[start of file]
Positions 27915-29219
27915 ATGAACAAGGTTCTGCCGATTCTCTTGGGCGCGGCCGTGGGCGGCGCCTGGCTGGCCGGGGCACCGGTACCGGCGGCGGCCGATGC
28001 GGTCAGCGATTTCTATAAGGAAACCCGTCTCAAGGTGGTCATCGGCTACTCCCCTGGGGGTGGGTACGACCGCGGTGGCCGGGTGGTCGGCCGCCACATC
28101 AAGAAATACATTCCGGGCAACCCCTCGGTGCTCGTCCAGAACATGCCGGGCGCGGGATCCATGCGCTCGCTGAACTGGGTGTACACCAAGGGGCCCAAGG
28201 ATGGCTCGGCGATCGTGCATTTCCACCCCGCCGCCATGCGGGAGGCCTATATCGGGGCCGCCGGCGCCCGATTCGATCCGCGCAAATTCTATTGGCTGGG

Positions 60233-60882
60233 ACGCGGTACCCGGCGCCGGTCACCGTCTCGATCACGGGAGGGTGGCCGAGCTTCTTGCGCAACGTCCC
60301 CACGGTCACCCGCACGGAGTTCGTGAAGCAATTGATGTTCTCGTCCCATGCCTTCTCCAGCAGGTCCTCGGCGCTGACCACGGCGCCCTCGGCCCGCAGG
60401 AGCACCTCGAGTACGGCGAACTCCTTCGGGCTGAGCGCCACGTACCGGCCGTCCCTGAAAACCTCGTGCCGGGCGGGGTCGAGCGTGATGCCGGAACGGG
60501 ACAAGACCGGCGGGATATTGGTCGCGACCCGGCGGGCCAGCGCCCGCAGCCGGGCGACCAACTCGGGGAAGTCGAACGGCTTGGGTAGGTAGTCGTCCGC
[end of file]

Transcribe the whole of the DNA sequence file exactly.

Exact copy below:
Positions 27915-29219
27915 ATGAACAAGGTTCTGCCGATTCTCTTGGGCGCGGCCGTGGGCGGCGCCTGGCTGGCCGGGGCACCGGTACCGGCGGCGGCCGATGC
28001 GGTCAGCGATTTCTATAAGGAAACCCGTCTCAAGGTGGTCATCGGCTACTCCCCTGGGGGTGGGTACGACCGCGGTGGCCGGGTGGTCGGCCGCCACATC
28101 AAGAAATACATTCCGGGCAACCCCTCGGTGCTCGTCCAGAACATGCCGGGCGCGGGATCCATGCGCTCGCTGAACTGGGTGTACACCAAGGGGCCCAAGG
28201 ATGGCTCGGCGATCGTGCATTTCCACCCCGCCGCCATGCGGGAGGCCTATATCGGGGCCGCCGGCGCCCGATTCGATCCGCGCAAATTCTATTGGCTGGG

Positions 60233-60882
60233 ACGCGGTACCCGGCGCCGGTCACCGTCTCGATCACGGGAGGGTGGCCGAGCTTCTTGCGCAACGTCCC
60301 CACGGTCACCCGCACGGAGTTCGTGAAGCAATTGATGTTCTCGTCCCATGCCTTCTCCAGCAGGTCCTCGGCGCTGACCACGGCGCCCTCGGCCCGCAGG
60401 AGCACCTCGAGTACGGCGAACTCCTTCGGGCTGAGCGCCACGTACCGGCCGTCCCTGAAAACCTCGTGCCGGGCGGGGTCGAGCGTGATGCCGGAACGGG
60501 ACAAGACCGGCGGGATATTGGTCGCGACCCGGCGGGCCAGCGCCCGCAGCCGGGCGACCAACTCGGGGAAGTCGAACGGCTTGGGTAGGTAGTCGTCCGC